How did Zabadani’s ceasefire collapse? Even that is up for debate
Opposition groups and pro-regime media tell different stories of the same 48 hours in Zabadani. (AFP/FIle)
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Last week marked an unprecedented moment in the Syrian conflict, when opposition groups and Syrian government forces in Zabadani agreed to a 48-hour ceasefire, sit-down negotiations, and a possible population swap in the mixed Sunni-Shiite area in southwestern Syria. But it didn't last long.
On Saturday, Iranian-led talks fell apart, with fresh clashes following the break down. Pro-regime media say a new Zabadani offensive is underway, while a video showed up Sunday purporting to show the Syrian army heading back into the city.
Translation: The Syrian army and Hezbollah progress into Zabadani and take control over Naboo area, in the city's northern area.
So how did it all crumble so quickly? Even that is up for debate.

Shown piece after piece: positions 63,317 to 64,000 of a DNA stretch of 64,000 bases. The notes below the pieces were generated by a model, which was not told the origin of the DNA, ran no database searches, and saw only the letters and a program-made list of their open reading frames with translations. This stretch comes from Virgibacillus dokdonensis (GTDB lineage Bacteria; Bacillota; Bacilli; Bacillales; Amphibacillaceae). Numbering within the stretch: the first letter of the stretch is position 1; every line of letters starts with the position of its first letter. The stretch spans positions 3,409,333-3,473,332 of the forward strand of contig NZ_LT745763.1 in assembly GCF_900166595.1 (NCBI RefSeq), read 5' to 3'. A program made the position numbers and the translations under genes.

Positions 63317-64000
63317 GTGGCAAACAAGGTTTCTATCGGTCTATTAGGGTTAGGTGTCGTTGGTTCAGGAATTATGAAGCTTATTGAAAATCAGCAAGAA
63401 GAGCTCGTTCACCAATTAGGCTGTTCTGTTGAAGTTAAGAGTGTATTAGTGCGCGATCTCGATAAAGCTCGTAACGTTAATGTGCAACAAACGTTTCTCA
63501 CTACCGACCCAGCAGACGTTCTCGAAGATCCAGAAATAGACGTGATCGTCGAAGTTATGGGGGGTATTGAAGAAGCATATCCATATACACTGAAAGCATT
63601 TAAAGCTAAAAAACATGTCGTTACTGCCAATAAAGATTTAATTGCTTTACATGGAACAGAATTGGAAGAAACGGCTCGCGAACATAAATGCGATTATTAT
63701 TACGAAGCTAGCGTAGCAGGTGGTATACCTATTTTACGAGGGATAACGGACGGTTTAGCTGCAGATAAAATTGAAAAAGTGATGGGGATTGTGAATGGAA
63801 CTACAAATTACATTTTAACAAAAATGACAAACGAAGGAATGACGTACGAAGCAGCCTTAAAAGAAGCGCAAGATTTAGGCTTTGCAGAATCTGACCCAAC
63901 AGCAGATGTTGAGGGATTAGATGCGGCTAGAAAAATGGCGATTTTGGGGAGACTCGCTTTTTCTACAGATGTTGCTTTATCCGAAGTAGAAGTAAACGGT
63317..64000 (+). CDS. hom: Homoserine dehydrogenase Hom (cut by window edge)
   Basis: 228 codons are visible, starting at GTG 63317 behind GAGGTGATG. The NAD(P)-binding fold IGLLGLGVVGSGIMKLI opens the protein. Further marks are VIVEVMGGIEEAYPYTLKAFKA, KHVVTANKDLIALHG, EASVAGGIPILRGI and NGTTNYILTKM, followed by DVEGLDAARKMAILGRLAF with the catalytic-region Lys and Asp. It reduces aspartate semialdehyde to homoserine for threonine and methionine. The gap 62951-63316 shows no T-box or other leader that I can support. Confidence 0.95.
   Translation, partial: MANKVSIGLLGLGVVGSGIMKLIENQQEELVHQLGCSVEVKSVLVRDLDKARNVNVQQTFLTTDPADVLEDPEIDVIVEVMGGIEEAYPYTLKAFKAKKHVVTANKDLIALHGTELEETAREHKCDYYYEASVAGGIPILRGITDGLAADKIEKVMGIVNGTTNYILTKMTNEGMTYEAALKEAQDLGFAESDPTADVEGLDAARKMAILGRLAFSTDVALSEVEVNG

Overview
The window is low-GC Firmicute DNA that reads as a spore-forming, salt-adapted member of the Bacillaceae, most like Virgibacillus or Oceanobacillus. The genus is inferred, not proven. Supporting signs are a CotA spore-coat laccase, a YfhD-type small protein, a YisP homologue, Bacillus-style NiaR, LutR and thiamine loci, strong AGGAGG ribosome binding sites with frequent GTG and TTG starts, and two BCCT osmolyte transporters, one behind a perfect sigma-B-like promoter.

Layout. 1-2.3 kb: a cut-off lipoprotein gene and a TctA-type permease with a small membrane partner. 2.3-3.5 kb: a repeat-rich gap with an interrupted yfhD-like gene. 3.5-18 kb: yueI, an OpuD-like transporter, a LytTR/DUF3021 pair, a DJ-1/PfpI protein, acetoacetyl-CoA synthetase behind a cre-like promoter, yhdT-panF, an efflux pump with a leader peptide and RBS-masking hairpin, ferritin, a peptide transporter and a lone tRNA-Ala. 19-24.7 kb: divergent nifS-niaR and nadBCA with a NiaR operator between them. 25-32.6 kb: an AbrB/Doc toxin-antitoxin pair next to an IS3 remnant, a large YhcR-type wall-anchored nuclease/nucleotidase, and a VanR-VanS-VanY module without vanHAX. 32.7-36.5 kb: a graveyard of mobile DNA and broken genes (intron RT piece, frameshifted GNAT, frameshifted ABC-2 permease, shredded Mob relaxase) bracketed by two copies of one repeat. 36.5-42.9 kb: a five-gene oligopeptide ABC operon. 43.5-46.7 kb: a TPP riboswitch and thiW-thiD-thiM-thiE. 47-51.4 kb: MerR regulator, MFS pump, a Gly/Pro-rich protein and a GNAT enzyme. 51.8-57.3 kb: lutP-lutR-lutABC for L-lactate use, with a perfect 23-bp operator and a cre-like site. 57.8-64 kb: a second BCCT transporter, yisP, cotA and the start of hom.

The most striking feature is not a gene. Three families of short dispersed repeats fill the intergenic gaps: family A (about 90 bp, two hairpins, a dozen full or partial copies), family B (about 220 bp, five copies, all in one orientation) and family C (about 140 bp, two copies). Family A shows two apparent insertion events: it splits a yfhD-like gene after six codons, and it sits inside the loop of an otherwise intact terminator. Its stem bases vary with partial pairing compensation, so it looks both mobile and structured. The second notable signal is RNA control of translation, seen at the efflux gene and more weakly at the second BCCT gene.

Pro-regime Arabic site al-Mayadeen says government and Iranian forces shut down the ceasefire after rejecting new conditions set forth by the rebels, who they say asked to withdraw their forces to Daraa instead of Idlib, as originally discussed. They say this stipulation broke down talks for a deal that included the swap of some 213 wounded militants in Zabadani for a population of Shiite civilians in the surrounding cities of Fua and Kefraya.
But Ahrar al-Sham, who led negotiations on the opposition side, told a different story.
Al Jazeera reported Sunday that opposition groups were the ones to reject the deal, accusing Tehran of trying to reshuffle the civilian demographics of Zabadani and thus, reshuffle the border boundaries of Syria.
Now it appears the brutal fight for the southwestern area will grind on, and unsurprisingly, the way it got back here is just as murky as the rest of the conflict.